by Howard Allen
On my way to a meeting a guy working for Green Peace stopped me in the middle of the sidewalk to tell me that Nestle was burning down the rain forests and killing Orangutans in the Paradise Forest region of Southeast Asia. “Huh?” “Sir, would you please sign this petition to stop Nestle from sourcing palm oil from companies that are burning down the rain forests?”
After taking a moment to process what was being said to me I could only think to myself, “Why is Nestle allowing itself to be put in a position where someone can make this accusation? Do consumers really want to think about this when they buy their Kit-Kat bars and NesCafe?”
So I went and did a little research online and the first thing that pops up on the Nestle website is“Nestle Tops Sustainability Report”. What a minute, I thought Nestle was responsible for the burning down of Southeast Asian rain forests and orangutans?
After a few more clicks on other web sites I learn that Nestle released a statement from its headquarters in Switzerland denouncing it’s relationship with palm oil processing company Sinar Mas (who also supplies palm oil to Cargil) in exchange for the removal of a YouTube video campaign created by Green Peace.
In light of what is going on with companies like Nestle, BP, Nike and many others, the ability to present oneself as a good corporate citizen garners great value for their brands. I don’t believe corporations are malicious and evil; however the ability to obtain the raw materials in quantities that would enable them to manufacture the products people demand around the world is a tough balancing act and it often times doesn’t seem very sustainable. There needs to be a change in how companies do business.
Why does it matter?
A recent global study on valuing corporate social responsibility by McKinsey indicates an increase in perceived importance of corporate environmental, social and governance programs. According to the study, two-thirds of CFOs and three-quarters of investment professionals agree that environmental, social, and governance activities do create value for their shareholders in normal economic times.
On the flipside of that sentiment, the McKinsey study on climate change states that very few companies translate the importance of climate change into corporate action. Furthermore, it goes on to say that many respondents reported that their companies only occasionally consider climate change when managing their brands, during new product development or managing corporate reputation.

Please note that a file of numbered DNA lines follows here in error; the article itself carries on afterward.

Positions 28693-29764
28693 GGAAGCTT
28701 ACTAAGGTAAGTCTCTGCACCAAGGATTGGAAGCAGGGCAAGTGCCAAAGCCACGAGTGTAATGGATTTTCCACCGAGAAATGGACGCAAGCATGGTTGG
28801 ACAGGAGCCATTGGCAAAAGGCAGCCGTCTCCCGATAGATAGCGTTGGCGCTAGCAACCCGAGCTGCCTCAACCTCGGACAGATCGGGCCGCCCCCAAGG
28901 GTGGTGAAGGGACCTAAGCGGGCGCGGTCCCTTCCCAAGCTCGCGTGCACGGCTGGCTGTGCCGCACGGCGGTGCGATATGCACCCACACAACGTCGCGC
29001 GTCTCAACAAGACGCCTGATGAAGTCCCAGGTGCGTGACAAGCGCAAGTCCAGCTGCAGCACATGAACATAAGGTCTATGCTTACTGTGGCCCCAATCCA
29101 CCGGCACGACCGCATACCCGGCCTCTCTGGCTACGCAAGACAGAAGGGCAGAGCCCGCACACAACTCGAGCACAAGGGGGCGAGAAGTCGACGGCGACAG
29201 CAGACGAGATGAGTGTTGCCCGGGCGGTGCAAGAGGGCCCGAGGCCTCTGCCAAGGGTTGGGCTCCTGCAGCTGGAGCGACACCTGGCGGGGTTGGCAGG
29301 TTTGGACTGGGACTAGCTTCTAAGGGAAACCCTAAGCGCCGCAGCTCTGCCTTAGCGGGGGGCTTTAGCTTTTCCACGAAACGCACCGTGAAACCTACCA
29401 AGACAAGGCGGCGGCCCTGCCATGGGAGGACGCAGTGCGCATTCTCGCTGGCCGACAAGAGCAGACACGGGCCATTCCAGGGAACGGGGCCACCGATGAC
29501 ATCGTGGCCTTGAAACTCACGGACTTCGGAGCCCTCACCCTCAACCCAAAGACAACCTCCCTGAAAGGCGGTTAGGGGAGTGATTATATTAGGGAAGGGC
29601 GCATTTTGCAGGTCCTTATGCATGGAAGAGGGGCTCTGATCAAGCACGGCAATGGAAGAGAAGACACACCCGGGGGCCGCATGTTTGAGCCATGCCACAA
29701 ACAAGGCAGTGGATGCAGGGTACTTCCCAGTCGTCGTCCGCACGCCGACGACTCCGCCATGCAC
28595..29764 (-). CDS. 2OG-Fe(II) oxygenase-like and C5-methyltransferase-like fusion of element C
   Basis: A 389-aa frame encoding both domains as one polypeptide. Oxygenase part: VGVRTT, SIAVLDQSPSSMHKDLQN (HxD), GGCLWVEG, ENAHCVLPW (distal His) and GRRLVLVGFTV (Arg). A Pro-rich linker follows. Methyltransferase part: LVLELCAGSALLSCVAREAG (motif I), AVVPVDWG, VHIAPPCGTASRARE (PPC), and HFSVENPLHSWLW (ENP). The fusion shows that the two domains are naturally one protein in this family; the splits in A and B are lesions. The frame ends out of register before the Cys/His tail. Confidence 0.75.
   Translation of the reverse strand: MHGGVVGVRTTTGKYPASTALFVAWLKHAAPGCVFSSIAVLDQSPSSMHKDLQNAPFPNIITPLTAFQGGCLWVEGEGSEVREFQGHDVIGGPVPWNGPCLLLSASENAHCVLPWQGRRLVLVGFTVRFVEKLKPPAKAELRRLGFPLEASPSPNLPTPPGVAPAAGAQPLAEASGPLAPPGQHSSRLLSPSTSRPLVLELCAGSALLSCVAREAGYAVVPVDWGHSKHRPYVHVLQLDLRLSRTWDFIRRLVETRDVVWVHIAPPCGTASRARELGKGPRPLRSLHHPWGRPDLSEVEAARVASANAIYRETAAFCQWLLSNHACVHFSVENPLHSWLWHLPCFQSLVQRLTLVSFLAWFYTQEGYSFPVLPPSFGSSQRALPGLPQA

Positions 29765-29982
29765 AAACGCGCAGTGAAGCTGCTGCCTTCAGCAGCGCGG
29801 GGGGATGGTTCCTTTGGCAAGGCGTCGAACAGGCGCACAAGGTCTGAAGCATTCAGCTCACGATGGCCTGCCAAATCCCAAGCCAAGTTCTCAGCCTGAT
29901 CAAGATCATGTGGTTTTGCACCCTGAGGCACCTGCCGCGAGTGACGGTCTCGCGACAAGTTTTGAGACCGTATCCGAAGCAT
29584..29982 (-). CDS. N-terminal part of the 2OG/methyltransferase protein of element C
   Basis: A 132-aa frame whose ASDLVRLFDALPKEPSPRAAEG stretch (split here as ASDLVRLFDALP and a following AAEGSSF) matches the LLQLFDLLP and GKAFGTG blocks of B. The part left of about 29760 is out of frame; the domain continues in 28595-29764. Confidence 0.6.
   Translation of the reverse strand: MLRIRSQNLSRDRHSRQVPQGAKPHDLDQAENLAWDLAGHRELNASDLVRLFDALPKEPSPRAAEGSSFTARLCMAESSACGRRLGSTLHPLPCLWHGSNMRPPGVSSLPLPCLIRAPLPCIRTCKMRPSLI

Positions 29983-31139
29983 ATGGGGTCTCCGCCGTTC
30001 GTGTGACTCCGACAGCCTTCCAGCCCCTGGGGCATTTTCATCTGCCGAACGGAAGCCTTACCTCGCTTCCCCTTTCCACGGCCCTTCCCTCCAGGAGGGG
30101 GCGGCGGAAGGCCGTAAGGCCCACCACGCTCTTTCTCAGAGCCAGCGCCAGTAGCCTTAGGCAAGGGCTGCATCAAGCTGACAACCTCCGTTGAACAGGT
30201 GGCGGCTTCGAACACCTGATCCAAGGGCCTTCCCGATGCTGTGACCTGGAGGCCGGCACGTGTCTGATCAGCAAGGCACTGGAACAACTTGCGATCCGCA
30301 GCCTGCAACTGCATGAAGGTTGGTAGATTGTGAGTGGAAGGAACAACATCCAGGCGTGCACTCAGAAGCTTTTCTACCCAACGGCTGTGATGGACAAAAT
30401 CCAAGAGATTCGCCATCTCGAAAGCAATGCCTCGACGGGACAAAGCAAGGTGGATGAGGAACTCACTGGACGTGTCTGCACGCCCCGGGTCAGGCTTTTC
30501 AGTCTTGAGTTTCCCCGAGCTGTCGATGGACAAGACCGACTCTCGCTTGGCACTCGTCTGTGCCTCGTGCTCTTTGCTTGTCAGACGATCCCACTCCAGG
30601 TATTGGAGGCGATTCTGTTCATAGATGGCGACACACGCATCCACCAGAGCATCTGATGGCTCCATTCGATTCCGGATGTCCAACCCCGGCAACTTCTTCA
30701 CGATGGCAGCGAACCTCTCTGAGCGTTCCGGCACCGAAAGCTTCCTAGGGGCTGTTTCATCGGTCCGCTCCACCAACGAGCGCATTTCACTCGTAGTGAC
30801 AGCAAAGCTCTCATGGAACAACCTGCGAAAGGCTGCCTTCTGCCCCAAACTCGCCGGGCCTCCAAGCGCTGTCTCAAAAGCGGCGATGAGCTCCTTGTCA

What’s the problem?
When looking at the web sites of many multinational companies, it would seem as though these conversations about corporate responsibility and branding have already taken place. I’m sure if I dig a little deeper I’ll find that being a good steward to the earth and being socially responsible is part of many companies core brand values. Nevertheless, it seems these messages aren’t resonating in the c-suite where decisions are being made to partner with companies that clearly don’t align with a companies core brand values.
Corporate partners who will unconscionably cut down trees in the rain forest on your behalf are bad for business in the long run. So how are executives missing that message when there are so many examples to learn from? I’m not sure, but it may have to do with their focus on profits and efficiency, both of which are necessary in order to stay in business. Many would even say there still doesn’t seem to be a satisfactory method for executives to quantify the financial impact of acting in an ethical manner in terms of environmental or social responsibility.
It makes all the sustainability committees, multi-million dollar rebranding efforts seem a bit disingenuous after a while. The newly redesigned retail spaces and updated package design just become the veneer on a larger corporate PR spin if corporate leadership is unable to connect their brand values of material sourcing, processing and manufacture. And that’s not even the full product life-cycle. As a society we haven’t properly dealt with the issue of discarding and recycling yet because we can’t get the first part of developing the product right. (Would anybody like to have my first generation iPod? I replaced it with a shiny new iPhone and I can’t seem to find a use for it.)
Where do designers and engineers fit into this equation?
Generally speaking, they are a world away from decisions being made about the procurement of raw materials. By the time that level of information reaches the design teams, the decisions have already been made and the trees are falling to the ground. However, there is hope. Partnering with your colleagues in marketing and HR to develop a mandatory executive training program on branding could be helpful, especially for new executives to understand the relationship between the core values of the brand they’re leading and daily decisions they will be asked to make.
Another approach would be to include brand value information as part of the process of selecting corporate partners. This will increase the possibility of having the proper alignment of values between partners and everyone understands what the expectations are.
If companies want consumers to make their products a part of their lives, they can’t continue to produce things in a manner that will eventually end our lives.
Howard Allen is an independent design strategist focused on collaborating with executives to determine how design is enabling their organizations to be more agile, sustainable and innovative.Formerly a design director at PricewaterhouseCoopers, Howard has greatly benefited from working within a global firm alongside partners connected to the interests of business leaders. Howard is also an ’05 alum of Pratt’s DM program.